Next Thursday, T4A.org will host our first official video TechTable via the Reinventors Network. This discussion will be focused on “Reinventing Risk and Reward” and hosted by Mariana Mazzucato, Professor at the University of Sussex and author of the new book The Entrepreneurial State. Other participants include Aneesh Chopra, former CTO of the United States and co-founder of Hunch Analytics, and Banning Garrett, Strategic Foresight Senior Fellow for Innovation and Global Trends at the Atlantic Council.
To get everyone ready for this table, I wanted to use this week’s blog post to introduce Prof. Mazzucato’s idea and talk a little bit about both sides of the argument. The table will be focused on a theory suggested in Mazzucato’s book around government sponsored R&D in the United States. In our current system, government assumes all of the risk for their R&D loans or grants yet they receive no monetary return. In a nutshell, Mazzucato asks “What if we treated the government like venture capitalists? What if they not only took all of the risk but were able to share in some of the rewards?” The idea is that, like traditional investors or VCs, the government would get some type of equity stake in the companies that use taxpayer dollars.
There are a lot benefits to this suggestion. First, it creates an extra revenue stream for the government. This could alleviate some burden on the public as the government wouldn’t need to rely so heavily on tax revenue to fund projects. This would also allow the government to invest even more money in R&D and therefore significantly advance technology in the U.S. This means we could see potentially faster developments in areas such as medicine, healthcare, and government efficiency that could maintain the U.S.’s status as a top innovator. Mazzucato argues that allowing government to receive a return on these investments will give them a monetary cushion so that they can, in fact, take even more risks. Essentially, this model would create a self-replenishing fund which the government could use to further research and development.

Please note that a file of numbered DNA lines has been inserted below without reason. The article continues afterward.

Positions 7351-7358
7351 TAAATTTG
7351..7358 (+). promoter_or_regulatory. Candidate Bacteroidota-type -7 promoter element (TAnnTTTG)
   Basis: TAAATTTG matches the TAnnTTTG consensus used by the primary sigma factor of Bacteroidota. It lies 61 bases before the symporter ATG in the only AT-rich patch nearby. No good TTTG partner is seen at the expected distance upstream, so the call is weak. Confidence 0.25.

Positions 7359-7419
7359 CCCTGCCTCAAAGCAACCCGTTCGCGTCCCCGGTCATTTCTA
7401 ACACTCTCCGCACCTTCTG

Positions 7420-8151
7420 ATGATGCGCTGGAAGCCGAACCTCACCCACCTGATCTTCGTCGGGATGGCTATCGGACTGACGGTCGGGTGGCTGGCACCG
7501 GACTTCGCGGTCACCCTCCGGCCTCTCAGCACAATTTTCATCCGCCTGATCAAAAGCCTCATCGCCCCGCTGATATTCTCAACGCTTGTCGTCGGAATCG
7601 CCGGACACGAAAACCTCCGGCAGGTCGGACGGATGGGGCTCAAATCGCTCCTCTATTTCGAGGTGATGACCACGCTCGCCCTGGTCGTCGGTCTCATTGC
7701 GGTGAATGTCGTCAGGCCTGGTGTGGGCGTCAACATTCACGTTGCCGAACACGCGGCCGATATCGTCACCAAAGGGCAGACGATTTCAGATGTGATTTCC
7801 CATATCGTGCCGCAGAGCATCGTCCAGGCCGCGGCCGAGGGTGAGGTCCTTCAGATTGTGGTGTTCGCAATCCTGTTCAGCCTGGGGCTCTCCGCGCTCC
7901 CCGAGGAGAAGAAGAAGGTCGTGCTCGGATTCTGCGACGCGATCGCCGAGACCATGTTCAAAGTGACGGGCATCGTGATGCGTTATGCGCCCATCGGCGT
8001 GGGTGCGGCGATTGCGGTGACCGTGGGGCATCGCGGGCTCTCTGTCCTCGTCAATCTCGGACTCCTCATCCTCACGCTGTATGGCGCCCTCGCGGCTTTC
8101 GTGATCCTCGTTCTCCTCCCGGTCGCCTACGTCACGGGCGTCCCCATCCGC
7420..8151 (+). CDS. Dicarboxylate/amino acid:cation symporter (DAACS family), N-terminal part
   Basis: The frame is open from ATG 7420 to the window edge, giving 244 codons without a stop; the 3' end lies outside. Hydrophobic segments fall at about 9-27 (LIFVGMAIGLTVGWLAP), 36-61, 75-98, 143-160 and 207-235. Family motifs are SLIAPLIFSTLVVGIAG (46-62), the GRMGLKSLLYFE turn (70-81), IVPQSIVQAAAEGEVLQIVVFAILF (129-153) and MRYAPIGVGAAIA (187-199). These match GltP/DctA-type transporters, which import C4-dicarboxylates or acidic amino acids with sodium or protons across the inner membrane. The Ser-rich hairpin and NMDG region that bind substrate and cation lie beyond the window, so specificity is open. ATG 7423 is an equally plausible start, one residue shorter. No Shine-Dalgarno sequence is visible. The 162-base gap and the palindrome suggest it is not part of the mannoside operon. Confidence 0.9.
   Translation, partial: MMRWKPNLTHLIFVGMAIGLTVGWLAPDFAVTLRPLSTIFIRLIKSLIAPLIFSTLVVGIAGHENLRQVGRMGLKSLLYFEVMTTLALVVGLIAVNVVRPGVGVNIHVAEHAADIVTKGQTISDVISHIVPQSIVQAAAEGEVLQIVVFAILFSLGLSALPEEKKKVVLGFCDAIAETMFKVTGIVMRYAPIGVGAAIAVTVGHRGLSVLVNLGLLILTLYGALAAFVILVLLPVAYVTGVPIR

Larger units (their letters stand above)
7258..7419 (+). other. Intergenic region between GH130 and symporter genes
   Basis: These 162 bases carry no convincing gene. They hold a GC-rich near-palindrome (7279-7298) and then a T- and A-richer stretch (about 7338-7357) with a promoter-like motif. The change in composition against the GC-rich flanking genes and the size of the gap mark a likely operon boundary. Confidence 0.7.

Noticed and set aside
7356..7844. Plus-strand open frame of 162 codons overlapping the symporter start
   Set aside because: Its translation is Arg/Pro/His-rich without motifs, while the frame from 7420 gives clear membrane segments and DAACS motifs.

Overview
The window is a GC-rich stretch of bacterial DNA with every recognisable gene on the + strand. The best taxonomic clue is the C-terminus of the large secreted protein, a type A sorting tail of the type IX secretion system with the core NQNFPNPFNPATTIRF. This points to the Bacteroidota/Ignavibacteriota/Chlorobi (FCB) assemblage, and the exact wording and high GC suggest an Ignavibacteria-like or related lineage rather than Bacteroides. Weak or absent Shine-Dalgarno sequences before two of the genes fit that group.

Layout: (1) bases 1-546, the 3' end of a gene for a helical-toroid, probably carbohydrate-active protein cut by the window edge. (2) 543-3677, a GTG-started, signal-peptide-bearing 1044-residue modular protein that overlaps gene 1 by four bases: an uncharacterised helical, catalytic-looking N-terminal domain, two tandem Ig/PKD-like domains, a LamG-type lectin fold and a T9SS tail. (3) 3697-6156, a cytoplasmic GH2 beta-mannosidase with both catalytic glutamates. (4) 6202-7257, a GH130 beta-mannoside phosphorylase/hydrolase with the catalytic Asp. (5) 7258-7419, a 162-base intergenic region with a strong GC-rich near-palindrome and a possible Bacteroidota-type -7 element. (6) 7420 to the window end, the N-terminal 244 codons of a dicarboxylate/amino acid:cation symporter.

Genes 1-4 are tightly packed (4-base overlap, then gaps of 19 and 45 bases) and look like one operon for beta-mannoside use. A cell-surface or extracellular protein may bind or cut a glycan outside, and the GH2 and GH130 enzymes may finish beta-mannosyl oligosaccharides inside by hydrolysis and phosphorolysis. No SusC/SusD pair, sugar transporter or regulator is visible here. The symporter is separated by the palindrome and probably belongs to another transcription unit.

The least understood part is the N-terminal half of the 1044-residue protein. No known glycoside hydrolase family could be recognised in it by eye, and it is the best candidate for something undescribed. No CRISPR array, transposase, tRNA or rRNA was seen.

However, there are also potential negatives to this proposal. As a public entity, should the government be able to earn a profit? Does this create a slippery slope in which the government may become too focused on maximizing profit and stop serving the needs of the public? This also raises the question of potential corruption. For example, because the government now has a stake in particular companies, will it use legislative powers to benefit these groups? Will they abstain from regulating a particular industry because it could result in the failure of a company in which they invested?
Clearly, this is a divisive issue. In fact, two of the top results of a quick Google search of “government as a venture capitalist” brings up 1) a Wall Street Journal article titled “Government is a Good Venture Capitalist” and 2) a Forbes article on “5 Reasons the Government Fails at Venture Capital.” Our discussion hopes to bring a variety of innovators, academics, and thought leaders together to ponder the true impacts of such a proposal. Needless to say, it will be a very interesting roundtable and we urge you to join! Sign up to participate here.